VOICES FOR THE EARTH: Political parties and gas
DO WE need a transition fuel as we move from fossil fuels to clean energy sources like solar and wind power and battery backups? If we do, is gas an appropriate transition fuel?
The Federal Government said yes to both of these questions which is why it is promoting its plan for a "gas-led recovery" from the COVID recession. While the government concedes that the clean energy transition is under way, it seems determined to delay that move to clean energy sources for as long as possible. This is obvious because their promotion of new gas fields and pipelines means that they will be in use for decades given the cost of developing them.
The appropriateness of promoting gas is very debatable. It is another fossil fuel - something the politicians and the gas developers and their lobbyists prefer not to mention. If they do, they claim that it is "cleaner" than coal, that it does not produce as many carbon emissions. This is convenient spin which ignores the reality that methane (the gas) is a much more powerful greenhouse gas than the carbon dioxide produced from burning coal. In addition these gas promoters never acknowledge the serious problem of how much additional gas is emitted during gas mining and the transport of gas.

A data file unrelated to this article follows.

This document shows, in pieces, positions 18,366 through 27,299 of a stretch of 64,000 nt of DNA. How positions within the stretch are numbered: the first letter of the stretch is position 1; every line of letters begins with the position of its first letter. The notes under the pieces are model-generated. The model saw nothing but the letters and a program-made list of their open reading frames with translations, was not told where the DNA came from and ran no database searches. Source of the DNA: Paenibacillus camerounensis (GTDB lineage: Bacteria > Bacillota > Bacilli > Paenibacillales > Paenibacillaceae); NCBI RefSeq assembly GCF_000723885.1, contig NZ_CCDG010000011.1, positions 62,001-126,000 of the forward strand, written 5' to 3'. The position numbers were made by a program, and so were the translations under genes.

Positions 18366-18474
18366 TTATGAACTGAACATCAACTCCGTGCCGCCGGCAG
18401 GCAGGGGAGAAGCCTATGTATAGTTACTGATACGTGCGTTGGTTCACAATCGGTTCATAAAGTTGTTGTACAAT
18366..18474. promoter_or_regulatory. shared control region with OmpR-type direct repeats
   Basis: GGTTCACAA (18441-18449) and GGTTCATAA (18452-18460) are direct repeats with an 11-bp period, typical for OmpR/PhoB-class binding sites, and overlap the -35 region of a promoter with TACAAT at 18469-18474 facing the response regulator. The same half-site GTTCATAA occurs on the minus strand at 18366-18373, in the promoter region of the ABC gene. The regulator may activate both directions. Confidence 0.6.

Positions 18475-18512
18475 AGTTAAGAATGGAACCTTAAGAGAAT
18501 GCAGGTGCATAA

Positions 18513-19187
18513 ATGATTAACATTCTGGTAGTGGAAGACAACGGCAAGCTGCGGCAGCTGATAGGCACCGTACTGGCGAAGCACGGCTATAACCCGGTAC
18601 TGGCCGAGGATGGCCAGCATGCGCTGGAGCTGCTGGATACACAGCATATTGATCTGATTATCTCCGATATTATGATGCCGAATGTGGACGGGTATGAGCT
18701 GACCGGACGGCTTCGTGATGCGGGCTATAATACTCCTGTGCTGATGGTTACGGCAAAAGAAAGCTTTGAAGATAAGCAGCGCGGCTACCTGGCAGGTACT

While the Labor Party may not be as convinced as the Coalition Government that the COVID recovery should be gas led, they are firm supporters of expanding the mining of gas. They support the controversial Narrabri Gas Project as well as the building of further gas pipelines.
Both major federal political groupings - the Coalition (Liberal and National) and Labor receive political donations from fossil fuel interests. It would be naive to imagine these do not have an impact on policy.
And unsurprisingly the "gas led recovery" came from the Government's COVID Recovery task force which was dominated by fossil fuel interests.
Developing more gas fields and associated infrastructure will have a major impact on the nation's carbon emissions and increase the difficulty in meeting our Paris climate commitments.
On the other hand many of these developments may well become stranded assets if they do go ahead.